Local Vs Global State updates (senders)

Hi there,

I had an issue with a global state being incorrect on an encrypted receiving (remote) device - it was using a prior global. I had to re-setup the sending folder on a local device, and with extra ignores, and so the global state was suppose to be reduced, but the encrypted device still had the old global state. What was strange was the encrypted receiver showed ‘Up to Date’ even after a re-sync, pause-resume, and even restarting Syncthing. I didn’t notice this until I tried to add another remote receive encrypted device which refused to sync correctly (even after overriding, which did nothing, restarting, etc.), since it appeared to have the wrong global state as well (it was from a fresh install). Both encrypts were initially sharing (due to connection speed differences to the sender, I wanted to ensure both synced between themselves even if the sender was offline). I never got anything about overriding on the sender. Similar to this: Encrypted peer sync stuck, global state mismatches

Anyhow, I wanted to know if a receive encrypted device ever updates its global state to the sender local (or even global) state? If so, how does this work? If not, is there a way to force a sender’s local state and override the global on all devices? Does a receiver device (in my case encrypted) ever check its global state with non-receiver devices?

Thanks

It sounds like your problem might actually be related to your ignore patterns. If a device scans its local state and finds 1000 files, they get announced to the peers and both sides end up with a shared global state of 1000 files in their database (and on disk). When you later add an ignore pattern that reduces the first device’s local state to 500 files, it also starts ignoring any announcements from other devices about the ignored files. So its global state will also drop to 500.

But ignoring is purely a local thing for each device. The ignore patterns are not applied to other devices automatically. In case of receive-encrypted folders, they probably cannot even apply. That’s why the remote end still knows about its global state of 1000 files.

To get the encrypted remote device to forget about and delete the files which should no longer sync, you probably need to set up the folder from scratch. Start on the device where you want the ignore patterns, add the folder with a new ID and this time, specify the patterns immediately. Then share it with the encrypted device.

Alternatively, you could add another device which receives the folder from the encrypted device, but has the password to decrypt it. Then on that device, you delete the files you don’t want synced. It will propagate to the encrypted device as a deletion. But the original source device will not actually lose the files because it has a matching ignore pattern and Syncthing won’t touch or delete ignored files.

Hope this helps to understand how your situation came to be. I don’t use encrypted folders myself, so not 100 % sure whether it will work this way.

Thank you for your response.

To me the behaviour of receive-only devices in relation to the global state seemed strange and I’m not sure if it is a once-off, design gap, or if intended for other reasons.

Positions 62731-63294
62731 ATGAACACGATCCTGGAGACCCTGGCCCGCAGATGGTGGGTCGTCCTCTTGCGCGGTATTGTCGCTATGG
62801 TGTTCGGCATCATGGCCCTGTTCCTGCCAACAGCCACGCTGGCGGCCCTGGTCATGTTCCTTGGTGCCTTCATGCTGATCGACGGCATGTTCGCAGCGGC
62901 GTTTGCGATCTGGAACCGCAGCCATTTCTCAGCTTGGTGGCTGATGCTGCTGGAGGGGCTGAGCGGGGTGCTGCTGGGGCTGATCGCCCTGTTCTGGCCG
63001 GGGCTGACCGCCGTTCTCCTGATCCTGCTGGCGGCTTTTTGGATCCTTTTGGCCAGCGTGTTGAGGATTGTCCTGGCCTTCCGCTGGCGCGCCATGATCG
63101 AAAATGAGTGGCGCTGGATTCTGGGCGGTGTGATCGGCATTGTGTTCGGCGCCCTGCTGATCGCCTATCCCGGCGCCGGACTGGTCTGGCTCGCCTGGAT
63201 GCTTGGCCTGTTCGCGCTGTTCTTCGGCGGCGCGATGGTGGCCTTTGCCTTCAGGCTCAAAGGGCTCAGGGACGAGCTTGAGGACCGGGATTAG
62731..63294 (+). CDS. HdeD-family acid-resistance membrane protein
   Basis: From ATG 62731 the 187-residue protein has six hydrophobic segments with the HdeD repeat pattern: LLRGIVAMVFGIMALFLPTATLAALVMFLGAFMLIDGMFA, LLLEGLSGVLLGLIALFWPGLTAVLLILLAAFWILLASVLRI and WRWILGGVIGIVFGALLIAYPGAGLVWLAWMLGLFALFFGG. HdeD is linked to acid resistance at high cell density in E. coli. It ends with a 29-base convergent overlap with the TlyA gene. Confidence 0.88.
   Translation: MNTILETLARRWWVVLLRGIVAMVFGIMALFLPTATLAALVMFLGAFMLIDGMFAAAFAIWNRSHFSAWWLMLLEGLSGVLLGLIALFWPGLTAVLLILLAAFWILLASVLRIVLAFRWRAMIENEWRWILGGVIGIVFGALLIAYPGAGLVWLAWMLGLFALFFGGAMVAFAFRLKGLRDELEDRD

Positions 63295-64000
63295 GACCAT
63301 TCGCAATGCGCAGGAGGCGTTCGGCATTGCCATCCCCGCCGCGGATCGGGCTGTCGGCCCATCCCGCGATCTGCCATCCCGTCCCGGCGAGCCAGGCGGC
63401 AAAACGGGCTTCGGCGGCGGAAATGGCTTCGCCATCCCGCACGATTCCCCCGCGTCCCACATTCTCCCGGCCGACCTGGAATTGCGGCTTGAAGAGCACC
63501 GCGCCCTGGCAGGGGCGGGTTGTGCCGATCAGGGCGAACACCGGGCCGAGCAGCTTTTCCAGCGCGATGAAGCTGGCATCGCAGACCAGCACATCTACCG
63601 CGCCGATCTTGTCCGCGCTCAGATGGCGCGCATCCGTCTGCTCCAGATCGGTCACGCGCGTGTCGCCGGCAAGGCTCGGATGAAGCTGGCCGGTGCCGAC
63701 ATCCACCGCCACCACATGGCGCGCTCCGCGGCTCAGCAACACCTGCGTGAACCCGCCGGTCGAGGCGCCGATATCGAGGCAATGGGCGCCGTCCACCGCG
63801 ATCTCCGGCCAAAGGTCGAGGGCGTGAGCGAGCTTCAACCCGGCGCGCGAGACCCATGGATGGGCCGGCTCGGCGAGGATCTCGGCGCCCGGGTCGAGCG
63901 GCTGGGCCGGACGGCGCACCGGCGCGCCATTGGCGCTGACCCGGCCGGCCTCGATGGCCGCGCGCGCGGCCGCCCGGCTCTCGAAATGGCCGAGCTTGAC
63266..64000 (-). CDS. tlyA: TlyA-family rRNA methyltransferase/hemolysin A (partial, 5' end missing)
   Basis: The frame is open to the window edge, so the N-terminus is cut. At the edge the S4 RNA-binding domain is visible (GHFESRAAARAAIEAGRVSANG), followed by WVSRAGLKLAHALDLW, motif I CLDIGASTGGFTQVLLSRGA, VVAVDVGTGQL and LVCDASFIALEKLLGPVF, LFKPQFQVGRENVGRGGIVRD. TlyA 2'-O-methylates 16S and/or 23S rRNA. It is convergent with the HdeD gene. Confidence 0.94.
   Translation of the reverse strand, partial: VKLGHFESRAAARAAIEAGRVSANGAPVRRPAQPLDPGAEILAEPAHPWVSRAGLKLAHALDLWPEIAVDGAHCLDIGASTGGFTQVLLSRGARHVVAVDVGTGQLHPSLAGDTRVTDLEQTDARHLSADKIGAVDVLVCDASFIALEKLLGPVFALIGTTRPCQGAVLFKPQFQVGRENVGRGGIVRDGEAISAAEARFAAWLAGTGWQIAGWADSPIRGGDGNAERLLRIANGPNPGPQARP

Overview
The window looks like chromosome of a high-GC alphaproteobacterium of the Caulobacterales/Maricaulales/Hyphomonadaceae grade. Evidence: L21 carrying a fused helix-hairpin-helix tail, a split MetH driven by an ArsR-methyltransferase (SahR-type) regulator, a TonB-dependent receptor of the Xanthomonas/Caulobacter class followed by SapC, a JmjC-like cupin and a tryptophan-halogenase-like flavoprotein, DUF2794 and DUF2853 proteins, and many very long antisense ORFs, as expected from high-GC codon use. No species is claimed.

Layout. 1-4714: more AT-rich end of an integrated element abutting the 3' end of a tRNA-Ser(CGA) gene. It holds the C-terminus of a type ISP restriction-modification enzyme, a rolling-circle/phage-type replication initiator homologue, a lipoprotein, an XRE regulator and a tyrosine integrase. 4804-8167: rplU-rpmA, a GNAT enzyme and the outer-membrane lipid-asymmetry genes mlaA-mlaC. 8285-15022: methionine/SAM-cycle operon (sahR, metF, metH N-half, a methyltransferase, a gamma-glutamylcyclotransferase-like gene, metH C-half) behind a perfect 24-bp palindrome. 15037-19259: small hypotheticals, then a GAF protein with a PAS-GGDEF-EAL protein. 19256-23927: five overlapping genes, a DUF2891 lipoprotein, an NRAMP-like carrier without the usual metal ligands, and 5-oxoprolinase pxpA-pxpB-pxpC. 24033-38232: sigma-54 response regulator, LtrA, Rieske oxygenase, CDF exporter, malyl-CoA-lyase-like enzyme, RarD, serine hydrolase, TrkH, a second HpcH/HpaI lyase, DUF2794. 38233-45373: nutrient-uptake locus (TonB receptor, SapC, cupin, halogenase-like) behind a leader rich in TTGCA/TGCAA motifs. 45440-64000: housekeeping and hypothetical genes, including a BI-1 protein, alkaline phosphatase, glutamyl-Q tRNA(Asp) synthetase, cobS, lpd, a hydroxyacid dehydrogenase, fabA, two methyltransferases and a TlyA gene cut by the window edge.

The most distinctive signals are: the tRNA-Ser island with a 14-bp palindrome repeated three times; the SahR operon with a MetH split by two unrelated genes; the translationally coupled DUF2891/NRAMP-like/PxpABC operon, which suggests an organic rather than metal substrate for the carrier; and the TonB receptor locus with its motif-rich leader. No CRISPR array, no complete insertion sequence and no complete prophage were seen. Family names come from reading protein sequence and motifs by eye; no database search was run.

It seems receive-only devices should be slaves to the global state since they don’t actively contribute any changes, so I’m a little puzzled as to why they might maintain their own outdated global state, even if it was obtained from another receive-only device for the same folder.

Without an up-to-date global state (synchronized with the senders) on the Receive Only device folder, the system looks like it won’t even recognise any changes and so that may have been the reason it didn’t prompt me to override local changes on the receiving device folder.

While rebuilding the folder from scratch, as you suggested, resolves the immediate issue, it becomes impractical with large folders, especially when only a small portion of files have been ignored or removed. Additionally, the fact that the global state of a receive-only device doesn’t validate its own global state exacerbates the problem, especially with folders containing extensive data, much of which remains unchanged.

In essence, the current issue here in how the global state updates are handled on receiving devices does not represent an accurate current state of the folder. This is extremely concerning where large amounts of data are stored and manual intervention becomes cumbersome and time-consuming.

In essence, the issue here is that Syncthing is made to synchronize folders, making them look exactly the same on every involved device. Ignoring things on one device only, and not consistently on all involved devices, goes against that goal and will always lead to differing states between devices sooner or later, maybe even “Out of Sync” messages.

The possible design gap here is that for untrusted devices (receive-encrypted folder), the file names are not known and therefore cannot be matched by ignore patterns. Thus the only way to make them forget about files ignored somewhere else is to get an incoming deletion change for them. That is inherent to the fact that the file names are also encrypted. And the other design choice is that Syncthing will not propagate locally ignored files to be deleted on remote devices, since that has a large potential for unexpected data loss.

That’s all assuming that in fact the global states were communicated correctly. We’ve recently seen some reports about mismatching global states, so there could very well be a bug involved that leads to incorrect distribution of the index data. Just that nobody has identified it yet and found the source where it needs fixing.